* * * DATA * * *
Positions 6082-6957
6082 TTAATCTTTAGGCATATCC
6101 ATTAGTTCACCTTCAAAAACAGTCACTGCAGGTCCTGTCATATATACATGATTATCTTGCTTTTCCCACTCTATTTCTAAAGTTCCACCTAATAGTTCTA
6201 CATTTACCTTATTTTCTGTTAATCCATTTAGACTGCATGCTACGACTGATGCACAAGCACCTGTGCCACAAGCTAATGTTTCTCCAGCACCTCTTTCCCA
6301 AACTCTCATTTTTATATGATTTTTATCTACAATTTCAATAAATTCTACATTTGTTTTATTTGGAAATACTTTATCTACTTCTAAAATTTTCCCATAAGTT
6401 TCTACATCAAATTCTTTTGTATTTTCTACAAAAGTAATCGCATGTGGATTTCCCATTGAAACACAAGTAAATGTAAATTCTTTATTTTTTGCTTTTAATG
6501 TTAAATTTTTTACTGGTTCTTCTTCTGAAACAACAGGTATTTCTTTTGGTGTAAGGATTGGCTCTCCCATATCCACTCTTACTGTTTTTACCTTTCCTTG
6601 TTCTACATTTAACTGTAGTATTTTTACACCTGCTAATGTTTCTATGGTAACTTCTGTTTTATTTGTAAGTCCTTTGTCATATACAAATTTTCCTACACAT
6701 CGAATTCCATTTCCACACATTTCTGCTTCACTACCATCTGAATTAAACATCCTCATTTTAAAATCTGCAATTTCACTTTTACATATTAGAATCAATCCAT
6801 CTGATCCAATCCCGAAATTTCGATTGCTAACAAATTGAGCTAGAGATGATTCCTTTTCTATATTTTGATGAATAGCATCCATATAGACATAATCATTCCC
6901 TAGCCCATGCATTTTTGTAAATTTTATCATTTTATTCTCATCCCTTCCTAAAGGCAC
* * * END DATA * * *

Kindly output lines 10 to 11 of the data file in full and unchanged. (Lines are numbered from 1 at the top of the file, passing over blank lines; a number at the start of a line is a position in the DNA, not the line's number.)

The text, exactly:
6801 CTGATCCAATCCCGAAATTTCGATTGCTAACAAATTGAGCTAGAGATGATTCCTTTTCTATATTTTGATGAATAGCATCCATATAGACATAATCATTCCC
6901 TAGCCCATGCATTTTTGTAAATTTTATCATTTTATTCTCATCCCTTCCTAAAGGCAC